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How to keep both productivity and mental health up while working at home

Woman working from home

Working from home has been increasingly commonplace since COVID-19 lockdowns were put into effect earlier this year. As individuals and companies became more familiar with the nuances of remote work, the new challenge for everyone is to reestablish a healthy work-life balance.

Manage both your productivity and mental well-being by keeping these 10 tips in mind:

  1. Establish a dedicated workspace

    Separate your work and personal life by designating a specific place for all work-related activity. Find an area away from common distractions like the TV, pantry, or a fluffy couch. Equip it with everything you need for work, like a comfortable desk and chair, adequate lighting, and the necessary power outlets and internet connectivity options.

    Make sure that everyone in your household recognizes this as your dedicated workspace, as well. This way, they will know not to bother you when you’re there.

  2. Stick to a schedule

    In the same way that you set physical boundaries for your working space, so too should you set boundaries with your time. This is especially important if your employer allows you to keep a flexible schedule when working from home.

    Keep your working time within the same hours that your colleagues use. This will keep you available for any meetings or collaborative activity, while also freeing up your time later in the day to spend with your family or any other personal activities.

  3. Start every morning right

    Because you are no longer commuting to work, you need an alternative way to “activate” your mind and body for a productive day ahead. Replace your travel time with a meaningful morning routine. In addition to essential habits like showering and having breakfast, squeeze in some time for an exercise routine that you feel comfortable sustaining.

  4. Learn to detach when needed

    When you work in the same place where you live, there is a risk of letting job-related concerns spill into your personal affairs. This is why mental detachment is an essential skill you need to learn when you embrace remote work.

    As soon as your shift ends—or even just during your lunch break—focus your attention on something other than work. This will allow your mind to recharge.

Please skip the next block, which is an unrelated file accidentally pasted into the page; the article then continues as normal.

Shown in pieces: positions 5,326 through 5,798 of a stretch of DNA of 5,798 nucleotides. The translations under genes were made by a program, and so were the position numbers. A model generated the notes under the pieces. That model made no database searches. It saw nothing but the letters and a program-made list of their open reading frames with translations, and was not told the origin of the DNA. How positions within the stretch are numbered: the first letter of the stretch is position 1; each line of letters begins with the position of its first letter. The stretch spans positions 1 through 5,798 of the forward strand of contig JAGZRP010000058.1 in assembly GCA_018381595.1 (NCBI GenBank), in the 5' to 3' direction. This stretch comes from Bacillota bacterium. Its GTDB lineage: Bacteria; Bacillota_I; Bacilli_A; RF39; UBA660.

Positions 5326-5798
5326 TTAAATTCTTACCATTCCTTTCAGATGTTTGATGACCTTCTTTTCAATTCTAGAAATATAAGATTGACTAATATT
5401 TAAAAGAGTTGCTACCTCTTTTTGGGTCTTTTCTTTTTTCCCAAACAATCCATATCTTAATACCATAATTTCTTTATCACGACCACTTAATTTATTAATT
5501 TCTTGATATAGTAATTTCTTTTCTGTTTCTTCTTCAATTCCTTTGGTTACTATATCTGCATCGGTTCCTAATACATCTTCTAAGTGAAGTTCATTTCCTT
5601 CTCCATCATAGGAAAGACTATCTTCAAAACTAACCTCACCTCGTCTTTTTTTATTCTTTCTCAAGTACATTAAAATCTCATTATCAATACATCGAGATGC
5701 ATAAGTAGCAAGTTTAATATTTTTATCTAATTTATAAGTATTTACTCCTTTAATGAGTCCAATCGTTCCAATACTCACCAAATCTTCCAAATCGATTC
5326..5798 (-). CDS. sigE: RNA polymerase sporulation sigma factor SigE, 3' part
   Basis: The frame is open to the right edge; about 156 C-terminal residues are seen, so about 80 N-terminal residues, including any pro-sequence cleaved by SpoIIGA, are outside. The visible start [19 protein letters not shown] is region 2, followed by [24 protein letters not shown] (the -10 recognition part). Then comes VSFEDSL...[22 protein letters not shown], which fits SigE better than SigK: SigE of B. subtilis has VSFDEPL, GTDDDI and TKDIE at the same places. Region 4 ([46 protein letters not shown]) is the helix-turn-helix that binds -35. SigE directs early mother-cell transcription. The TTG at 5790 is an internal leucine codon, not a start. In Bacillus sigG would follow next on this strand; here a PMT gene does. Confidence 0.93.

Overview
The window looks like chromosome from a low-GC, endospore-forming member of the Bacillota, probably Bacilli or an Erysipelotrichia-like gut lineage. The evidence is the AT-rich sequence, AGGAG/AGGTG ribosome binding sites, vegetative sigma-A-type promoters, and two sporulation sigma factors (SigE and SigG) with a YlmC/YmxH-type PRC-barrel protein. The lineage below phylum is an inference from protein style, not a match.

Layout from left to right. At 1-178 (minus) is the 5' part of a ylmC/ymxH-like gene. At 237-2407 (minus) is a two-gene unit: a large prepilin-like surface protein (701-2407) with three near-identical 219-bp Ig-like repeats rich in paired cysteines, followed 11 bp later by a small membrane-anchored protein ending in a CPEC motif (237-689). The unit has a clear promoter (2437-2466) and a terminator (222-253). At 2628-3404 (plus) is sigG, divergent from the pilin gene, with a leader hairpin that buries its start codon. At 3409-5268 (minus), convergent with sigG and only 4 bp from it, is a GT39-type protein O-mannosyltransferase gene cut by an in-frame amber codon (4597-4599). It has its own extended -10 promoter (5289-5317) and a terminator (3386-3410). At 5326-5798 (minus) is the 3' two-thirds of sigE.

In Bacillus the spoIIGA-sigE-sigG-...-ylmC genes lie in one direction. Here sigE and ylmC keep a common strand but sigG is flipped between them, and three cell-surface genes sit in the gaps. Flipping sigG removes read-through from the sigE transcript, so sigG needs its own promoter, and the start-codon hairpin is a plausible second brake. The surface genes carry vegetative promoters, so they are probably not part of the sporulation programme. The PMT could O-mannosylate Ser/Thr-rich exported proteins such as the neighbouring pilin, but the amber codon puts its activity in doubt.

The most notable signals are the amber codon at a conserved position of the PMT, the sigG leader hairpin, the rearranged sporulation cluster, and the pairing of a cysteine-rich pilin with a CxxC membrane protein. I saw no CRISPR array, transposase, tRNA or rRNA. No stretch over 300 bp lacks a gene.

5. Talk to someone every now and then

    Remember to have brief and casual conversations from time to time, whether it’s a family member you can speak with in person or a colleague you can reach via your office chat app. This is an important way to prevent burnout over the long run, as well as to manage your relationships, especially with officemates you no longer get to see regularly.

  6. Always consider other people’s situations

    Practice plenty of patience and manage your expectations when you collaborate with your colleagues under the new normal. Remember that because you’re all working from your own homes, you are all in very different circumstances. This is a huge difference from having people in the same office, where the space and the events that happen all around it are a shared experience.

  7. Dedicate time for leisure activities

    A proper work schedule is a great way to get the hang of getting things done at home. But when your day is already packed with your professional responsibilities, plus your share of the home chores, you will also need to catch a breather. Plan your personal leisure time and keep your family members informed so they can give you some well-deserved time to unwind.

  8. Squeeze in a few light exercises between tasks

    One potential pitfall of working from home is finding yourself getting too comfortable. It’s your house, after all. But it’s a slippery slope you must avoid in order to stay productive and prevent feeling lethargic.

    Keep yourself from falling in this rut by taking short breaks with some easy physical exercises. A few minutes of stretching and light, low-impact movements will jolt you back into focus.

  9. Discuss your mental health with your boss

    Being able to talk to your boss about your mental health is an essential part of your relationship as coworkers. The more openly you can discuss your disposition as you keep working at home, the better you can find solutions to keep you at your optimal state of productivity and engagement.

  10. Know the warning signs of declining mental health

    Last but not least, learn about the telltale signs of mental fatigue and burnout. If you are beginning to lose motivation, becoming increasingly irritable, or struggling to focus, it’s time to pause and focus on self-care. Be kind to yourself when you get stressed out. Everyone goes through rough patches, so just allow yourself to rest and recover.

Enrich your living experiences in beautiful Pacific Northwest locations like Anacortes and La Conner, WA with more outstanding local lifestyle tips from The Groesbeck Group. Contact us today at 360.941.3734 or Info(at)JeanGroesbeck(dotted)com to learn more.